ESTABLISHING THE CARIBBEAN MARITIME INSTITUTE AS A LEARNING CENTRE FOR RENEWABLE ENERGY PRODUCING WIND ENERGY/POTABLE DRINKING WATER
The CMI is located on the Palisadoes peninsular - the only such training facility of this kind in the English speaking Caribbean. Access to fresh water has always been a challenge more so with the recent drought which has affected the efficient operation of the school. As a result the management has now developed a plan to establish a supplemental water efficiency system using the reverse osmosis technology that will provide approximately 1000 gals of potable water daily for the school community, which includes rainwater harvestings system (catchment and storage). The facility will be accessible to surrounding communities and other schools for replication. The project will be implemented under Climate Change Mitigation – OP 5 & 6.
The recent drought served to raise awareness and concern regarding this problem that is now posing an increasing challenge to the efficient operation of the school. The extended drought has also resulted in frequent water lock offs that has also affected students health and attendance and the full operation of classes. As a result of these challenges, the management has now developed a plan to establish a supplemental water sufficiency system using the reverse osmosis technology that will provide approximately 1000 gallons of potable water daily for students and staff. This includes a rainwater harvesting system that includes catchment and storage. The system is powered by small integrated wind/solar energy facility that will provide the required electricity needed to purify the water. Simple slow speed wind generators that produce 1 to 2 KW of power will be used to run the reverse-osmosis (RO) system that will be used to convert sea water to fresh water. The wind generator will be constructed using locally obtained materials, some of which are recycled. These include used 45-gallon metal drums and PVC pipes that will be used to construct the wind turbines. Batteries will also be provided to increase potable water supplies if necessary.
Benefits of the Project
The system is designed to produce fresh water from normally unused sources of water for potable supply. Rainwater, brackish water and sea water will be treated and purified on-site to minimize distribution losses and increase the efficiency of the water resource system. Additionally, renewable energy sources will be used to run reverse-osmosis devices for producing the potable water. Alternative energy education is a distinct part of the school’s plan and this project will help to build the capacities of the community and particularly the Engineering students who will be trained as they work on the fabrication of components and measure wind velocity and direction for sighting of the unit. The system is intended to be scalable for easy replication in other schools, households and communities.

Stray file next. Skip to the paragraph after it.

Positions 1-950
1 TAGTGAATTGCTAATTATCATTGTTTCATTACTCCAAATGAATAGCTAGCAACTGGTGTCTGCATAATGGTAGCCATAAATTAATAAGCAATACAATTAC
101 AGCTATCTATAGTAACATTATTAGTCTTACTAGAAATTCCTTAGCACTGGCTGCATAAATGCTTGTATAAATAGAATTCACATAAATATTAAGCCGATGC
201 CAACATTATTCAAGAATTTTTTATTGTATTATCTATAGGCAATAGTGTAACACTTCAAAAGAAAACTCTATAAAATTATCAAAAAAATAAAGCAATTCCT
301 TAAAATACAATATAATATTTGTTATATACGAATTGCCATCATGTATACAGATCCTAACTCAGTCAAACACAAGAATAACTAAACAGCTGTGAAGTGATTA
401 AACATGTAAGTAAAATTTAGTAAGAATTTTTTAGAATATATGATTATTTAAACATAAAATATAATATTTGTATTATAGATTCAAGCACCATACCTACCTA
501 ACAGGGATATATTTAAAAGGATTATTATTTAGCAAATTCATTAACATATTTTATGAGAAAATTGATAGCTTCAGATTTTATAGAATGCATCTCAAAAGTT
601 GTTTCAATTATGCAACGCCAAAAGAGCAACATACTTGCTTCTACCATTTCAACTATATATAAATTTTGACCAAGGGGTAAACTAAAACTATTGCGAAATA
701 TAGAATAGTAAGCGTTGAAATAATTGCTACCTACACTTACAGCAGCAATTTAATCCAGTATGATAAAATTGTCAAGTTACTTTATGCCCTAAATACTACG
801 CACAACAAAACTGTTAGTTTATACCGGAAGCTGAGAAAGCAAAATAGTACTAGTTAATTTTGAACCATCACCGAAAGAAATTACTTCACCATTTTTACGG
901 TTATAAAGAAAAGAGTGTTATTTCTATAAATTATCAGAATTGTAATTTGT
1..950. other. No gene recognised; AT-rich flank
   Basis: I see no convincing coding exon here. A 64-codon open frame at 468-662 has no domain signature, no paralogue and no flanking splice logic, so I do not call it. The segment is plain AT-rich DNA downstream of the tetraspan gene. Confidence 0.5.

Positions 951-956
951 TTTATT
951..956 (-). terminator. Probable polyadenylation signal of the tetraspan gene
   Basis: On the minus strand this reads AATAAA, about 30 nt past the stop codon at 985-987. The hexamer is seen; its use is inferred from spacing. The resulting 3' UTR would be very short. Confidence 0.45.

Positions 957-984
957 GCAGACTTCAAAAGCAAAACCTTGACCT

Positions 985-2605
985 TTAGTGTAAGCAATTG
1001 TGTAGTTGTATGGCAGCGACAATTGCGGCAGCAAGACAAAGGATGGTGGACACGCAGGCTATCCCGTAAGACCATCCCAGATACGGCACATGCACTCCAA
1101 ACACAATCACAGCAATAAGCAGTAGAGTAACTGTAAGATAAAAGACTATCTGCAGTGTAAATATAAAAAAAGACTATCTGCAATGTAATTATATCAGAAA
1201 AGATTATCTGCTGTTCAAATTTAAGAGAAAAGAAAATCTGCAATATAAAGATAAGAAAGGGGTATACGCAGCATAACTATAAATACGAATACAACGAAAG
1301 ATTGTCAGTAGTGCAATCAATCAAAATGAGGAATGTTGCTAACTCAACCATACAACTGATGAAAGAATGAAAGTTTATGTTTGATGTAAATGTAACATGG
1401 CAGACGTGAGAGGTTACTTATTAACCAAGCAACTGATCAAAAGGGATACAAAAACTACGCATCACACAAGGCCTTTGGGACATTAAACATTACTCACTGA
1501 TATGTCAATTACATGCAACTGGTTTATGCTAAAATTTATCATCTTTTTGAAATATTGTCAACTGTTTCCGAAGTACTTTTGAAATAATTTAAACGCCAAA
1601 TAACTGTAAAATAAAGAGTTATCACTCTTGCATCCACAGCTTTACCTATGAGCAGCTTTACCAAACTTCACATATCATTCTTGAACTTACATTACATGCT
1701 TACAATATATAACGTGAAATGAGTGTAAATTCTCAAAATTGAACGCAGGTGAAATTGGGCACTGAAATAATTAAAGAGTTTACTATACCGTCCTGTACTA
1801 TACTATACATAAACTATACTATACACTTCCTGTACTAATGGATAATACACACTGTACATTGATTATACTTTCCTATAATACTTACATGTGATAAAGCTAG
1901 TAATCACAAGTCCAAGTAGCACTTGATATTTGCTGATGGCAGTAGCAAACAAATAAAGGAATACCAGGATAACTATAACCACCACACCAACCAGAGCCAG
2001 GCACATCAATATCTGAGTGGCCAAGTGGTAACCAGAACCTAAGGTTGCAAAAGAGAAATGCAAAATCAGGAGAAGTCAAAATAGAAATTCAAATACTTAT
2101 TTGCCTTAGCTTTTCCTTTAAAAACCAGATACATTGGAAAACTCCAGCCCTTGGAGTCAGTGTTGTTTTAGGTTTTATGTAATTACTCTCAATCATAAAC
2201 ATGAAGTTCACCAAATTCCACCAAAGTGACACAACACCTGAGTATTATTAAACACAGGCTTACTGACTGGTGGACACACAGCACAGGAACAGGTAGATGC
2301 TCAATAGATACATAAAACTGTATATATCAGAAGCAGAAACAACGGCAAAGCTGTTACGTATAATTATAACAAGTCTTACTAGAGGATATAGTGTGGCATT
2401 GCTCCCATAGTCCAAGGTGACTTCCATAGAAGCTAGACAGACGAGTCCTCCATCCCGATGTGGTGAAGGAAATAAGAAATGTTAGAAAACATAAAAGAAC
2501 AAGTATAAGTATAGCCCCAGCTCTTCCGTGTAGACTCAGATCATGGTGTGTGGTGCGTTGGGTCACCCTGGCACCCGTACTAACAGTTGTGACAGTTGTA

The objective of the project is to enhance the technical capability of the CMI in the use of renewable energy and the production of low cost potable water. These are activities that are important to the overall operation of the school.
Expected outputs/outcomes will have far reaching benefits to the Institute and the wider public and will include:
(1) Provision of a reliable source of potable water for students and staff.
(2) Increased public awareness and training in the production of water through curriculum integration and observation of the outputs in operation.
(3) The use of indigenous technology in the production of renewable energy to operate the system.
(4) Production of a reliable source of potable water- approximately 500 gallons potable water per day for over 1000 persons at the Caribbean Maritime Institute through the processes of reverse osmosis and renewable energy systems.
(5) Reduction of waterborne diseases and the effect on the school attendance, medical cost and student performance.
(6) Creation of a new industry.
(7) Manufacturing of low cost wind generators using mainly recycled materials like used oil drums.
(8) Reduction in the production of green house gas from using fossil fuel to produce energy.
(9) Savings in electricity via mini wind generators not only for the user but for oil imports as Jamaica gets 90% of its electricity from oil.
(10) Reduction of the use of plastic bottles.
The project is also intended to initiate a system which will be replicated to build capacity and empower the community in manufacture, sales and maintenance of the unit. Based on the power of the unit it this unit could save up to 6 tonnes of green house gasses per annum.